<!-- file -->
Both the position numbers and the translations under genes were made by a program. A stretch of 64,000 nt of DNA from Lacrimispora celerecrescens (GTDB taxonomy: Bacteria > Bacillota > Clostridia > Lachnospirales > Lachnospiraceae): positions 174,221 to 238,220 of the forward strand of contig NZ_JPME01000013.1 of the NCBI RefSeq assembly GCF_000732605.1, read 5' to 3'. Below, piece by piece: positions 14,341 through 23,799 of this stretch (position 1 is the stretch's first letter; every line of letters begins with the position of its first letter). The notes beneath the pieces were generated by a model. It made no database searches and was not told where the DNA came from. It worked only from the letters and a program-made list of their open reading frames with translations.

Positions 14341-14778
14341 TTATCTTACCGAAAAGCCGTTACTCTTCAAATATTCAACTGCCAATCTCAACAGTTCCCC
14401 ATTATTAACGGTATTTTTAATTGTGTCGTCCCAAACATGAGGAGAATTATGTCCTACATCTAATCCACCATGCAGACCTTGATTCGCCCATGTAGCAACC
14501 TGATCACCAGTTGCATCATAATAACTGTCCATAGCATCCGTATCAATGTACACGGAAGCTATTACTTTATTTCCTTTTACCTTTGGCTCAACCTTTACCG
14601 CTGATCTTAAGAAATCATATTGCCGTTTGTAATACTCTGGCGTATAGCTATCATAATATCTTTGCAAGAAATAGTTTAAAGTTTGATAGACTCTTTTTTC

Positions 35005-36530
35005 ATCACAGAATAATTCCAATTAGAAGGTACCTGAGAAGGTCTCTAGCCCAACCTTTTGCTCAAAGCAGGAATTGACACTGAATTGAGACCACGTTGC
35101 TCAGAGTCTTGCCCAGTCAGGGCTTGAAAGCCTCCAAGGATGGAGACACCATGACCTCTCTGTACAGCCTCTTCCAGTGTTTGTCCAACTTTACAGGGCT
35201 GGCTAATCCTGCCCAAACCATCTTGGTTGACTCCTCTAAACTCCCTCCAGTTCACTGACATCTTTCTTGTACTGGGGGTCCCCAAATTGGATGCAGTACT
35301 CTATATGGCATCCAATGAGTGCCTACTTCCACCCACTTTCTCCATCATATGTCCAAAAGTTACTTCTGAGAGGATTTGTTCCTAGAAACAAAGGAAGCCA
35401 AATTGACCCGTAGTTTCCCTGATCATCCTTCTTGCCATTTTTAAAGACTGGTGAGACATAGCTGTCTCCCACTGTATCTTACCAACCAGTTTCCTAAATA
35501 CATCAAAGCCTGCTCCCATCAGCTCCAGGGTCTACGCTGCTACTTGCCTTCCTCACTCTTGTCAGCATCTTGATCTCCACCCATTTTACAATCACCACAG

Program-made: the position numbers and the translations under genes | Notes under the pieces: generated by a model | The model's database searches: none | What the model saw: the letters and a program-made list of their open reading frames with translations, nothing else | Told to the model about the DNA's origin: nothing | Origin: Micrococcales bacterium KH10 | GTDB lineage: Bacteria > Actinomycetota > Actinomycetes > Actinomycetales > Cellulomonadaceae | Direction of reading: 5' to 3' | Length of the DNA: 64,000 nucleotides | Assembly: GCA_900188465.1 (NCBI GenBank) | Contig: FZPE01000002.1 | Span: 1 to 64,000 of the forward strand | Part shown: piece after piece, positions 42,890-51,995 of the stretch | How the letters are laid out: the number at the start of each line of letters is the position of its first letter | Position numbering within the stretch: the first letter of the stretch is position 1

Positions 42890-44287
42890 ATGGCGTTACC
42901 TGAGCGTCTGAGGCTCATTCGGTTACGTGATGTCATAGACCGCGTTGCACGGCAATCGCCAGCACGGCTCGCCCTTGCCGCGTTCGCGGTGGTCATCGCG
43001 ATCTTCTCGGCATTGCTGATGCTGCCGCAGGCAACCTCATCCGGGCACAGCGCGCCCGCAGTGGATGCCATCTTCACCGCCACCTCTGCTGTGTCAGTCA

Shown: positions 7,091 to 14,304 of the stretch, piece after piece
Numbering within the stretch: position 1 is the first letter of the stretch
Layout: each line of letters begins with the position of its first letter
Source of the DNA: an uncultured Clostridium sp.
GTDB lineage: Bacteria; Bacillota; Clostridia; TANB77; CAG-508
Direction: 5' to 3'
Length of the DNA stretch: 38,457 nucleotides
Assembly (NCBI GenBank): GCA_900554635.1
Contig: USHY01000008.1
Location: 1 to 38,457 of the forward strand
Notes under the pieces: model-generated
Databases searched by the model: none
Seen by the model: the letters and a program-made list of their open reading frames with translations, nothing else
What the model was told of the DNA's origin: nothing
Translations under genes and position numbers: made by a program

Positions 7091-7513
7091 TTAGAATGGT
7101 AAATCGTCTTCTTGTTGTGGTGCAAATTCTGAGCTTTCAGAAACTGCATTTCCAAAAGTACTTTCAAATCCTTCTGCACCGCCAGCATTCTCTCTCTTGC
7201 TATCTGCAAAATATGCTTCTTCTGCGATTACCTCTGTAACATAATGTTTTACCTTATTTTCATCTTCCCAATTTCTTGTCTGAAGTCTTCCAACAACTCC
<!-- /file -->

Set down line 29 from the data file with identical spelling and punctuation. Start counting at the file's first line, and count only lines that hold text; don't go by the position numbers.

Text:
Notes under the pieces: model-generated